Executive Director and CEO
Solid Waste Association of North America

How long have you been in the industry?: Nearly 22 years!
How did you get involved? What was your first job?: I was hired as Association Counsel at the Environmental Industry Associations (EIA) in March 1997. I had a strong environmental and transportation background, and EIA’s in-house lawyer was leaving to pursue other opportunities.

Who/What was your biggest influence?: I think my biggest influence has been Bruce Parker, EIA’s long-time CEO. He taught me that associations and the waste industry are both relationship businesses, and that building relationships with key people and organizations is critical to personal, professional and organizational success. He also showed me the importance of preparation and attention to detail.

What has been your most unique/interesting experience: I am very thankful for the wide variety of amazing experiences and opportunities I have had in my years in the waste industry. I spoke at a waste conference in Beijing in September 2017, and before the conference, I went to the Great Wall and hiked along it for several miles. Walking on the Great Wall and seeing the skyline of Beijing in the distance was an incredible and unique opportunity.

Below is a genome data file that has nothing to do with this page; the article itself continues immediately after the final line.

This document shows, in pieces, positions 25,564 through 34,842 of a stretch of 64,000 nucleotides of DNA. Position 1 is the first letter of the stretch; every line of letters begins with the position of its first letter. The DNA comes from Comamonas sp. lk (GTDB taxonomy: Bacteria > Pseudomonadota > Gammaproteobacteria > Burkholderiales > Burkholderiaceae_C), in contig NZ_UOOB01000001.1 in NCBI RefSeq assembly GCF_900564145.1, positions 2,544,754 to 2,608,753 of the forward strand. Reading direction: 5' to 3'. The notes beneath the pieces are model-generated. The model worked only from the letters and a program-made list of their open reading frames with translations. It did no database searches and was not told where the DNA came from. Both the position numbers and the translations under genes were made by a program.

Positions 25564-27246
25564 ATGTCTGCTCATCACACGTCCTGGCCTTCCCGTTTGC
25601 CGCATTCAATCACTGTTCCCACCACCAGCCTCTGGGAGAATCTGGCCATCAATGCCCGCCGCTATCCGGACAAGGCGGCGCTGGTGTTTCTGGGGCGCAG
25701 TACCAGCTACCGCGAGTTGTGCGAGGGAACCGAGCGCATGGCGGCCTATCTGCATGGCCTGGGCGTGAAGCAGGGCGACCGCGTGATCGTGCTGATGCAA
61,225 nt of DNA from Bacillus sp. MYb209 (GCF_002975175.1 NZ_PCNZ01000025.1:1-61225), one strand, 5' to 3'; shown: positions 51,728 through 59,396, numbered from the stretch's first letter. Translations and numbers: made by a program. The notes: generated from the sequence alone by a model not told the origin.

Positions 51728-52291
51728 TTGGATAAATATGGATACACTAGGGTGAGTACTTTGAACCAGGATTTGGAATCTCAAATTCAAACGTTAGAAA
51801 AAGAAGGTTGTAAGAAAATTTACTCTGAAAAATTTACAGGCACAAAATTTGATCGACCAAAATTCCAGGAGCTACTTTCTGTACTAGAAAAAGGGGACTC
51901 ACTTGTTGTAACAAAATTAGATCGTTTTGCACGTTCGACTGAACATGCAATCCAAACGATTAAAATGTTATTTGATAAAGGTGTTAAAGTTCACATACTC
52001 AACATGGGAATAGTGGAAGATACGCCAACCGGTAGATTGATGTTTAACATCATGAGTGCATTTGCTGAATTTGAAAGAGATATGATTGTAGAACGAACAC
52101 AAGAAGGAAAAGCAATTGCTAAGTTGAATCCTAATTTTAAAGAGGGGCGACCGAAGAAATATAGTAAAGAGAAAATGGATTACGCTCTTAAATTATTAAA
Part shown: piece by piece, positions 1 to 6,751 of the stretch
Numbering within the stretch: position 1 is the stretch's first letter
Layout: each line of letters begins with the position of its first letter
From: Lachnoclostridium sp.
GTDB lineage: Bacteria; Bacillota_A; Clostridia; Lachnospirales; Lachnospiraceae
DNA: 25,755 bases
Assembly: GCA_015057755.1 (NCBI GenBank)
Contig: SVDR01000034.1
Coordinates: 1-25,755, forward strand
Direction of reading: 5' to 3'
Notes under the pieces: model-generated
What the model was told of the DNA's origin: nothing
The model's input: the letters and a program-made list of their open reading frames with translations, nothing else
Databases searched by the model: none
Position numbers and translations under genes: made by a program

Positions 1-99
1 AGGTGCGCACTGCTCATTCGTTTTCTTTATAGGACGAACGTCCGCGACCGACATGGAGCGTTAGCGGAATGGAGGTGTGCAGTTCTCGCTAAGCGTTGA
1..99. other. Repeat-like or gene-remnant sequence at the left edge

What do you see as the biggest challenges to the industry today?: Although recycling gets the most press attention, recruiting and retaining front line employees, particularly drivers and mechanics, is probably the industry’s most formidable long-term challenge. Across the entire transportation sector, there is a major driver shortage, and with many truck drivers nearing retirement age, the short-term future doesn’t look favorable. Improving compensation and our safety performance are two key ways that the industry can improve its driver recruitment and retention concerns. We need to get waste collection workers off the list of the 10 most dangerous jobs in the U.S.!

What do you like most about being in the industry/your job?: I feel a great sense of pride working on behalf of SWANA members and the solid waste industry. The collection, processing, and disposal of trash and recyclables is underappreciated, but so important. It is essential to public health and the environment; it is an essential public service, and it provides excellent job opportunities in a recession-resistant industry. In addition, the incredible diversity of issues associated with solid waste means my workday is rarely boring, and that is increasingly true as SWANA expands its international-facing activities in Latin America and elsewhere.
Hobbies: I play a lot of sports—softball, volleyball and tennis. I’m also a bit of an amateur meteorologist, and other than running SWANA, my dream job would be at the Weather Channel.

Last vacation: After representing SWANA at the ISWA World Congress in Kuala Lumpur, Malaysia in October, my wife Donna and I spent nine days in Thailand, exploring Phuket, Bangkok, and a beautiful national park where we saw wild elephants, monkeys and 2 million bats leaving a cave at sunset.

Words to live by: If you don’t ask, you won’t get.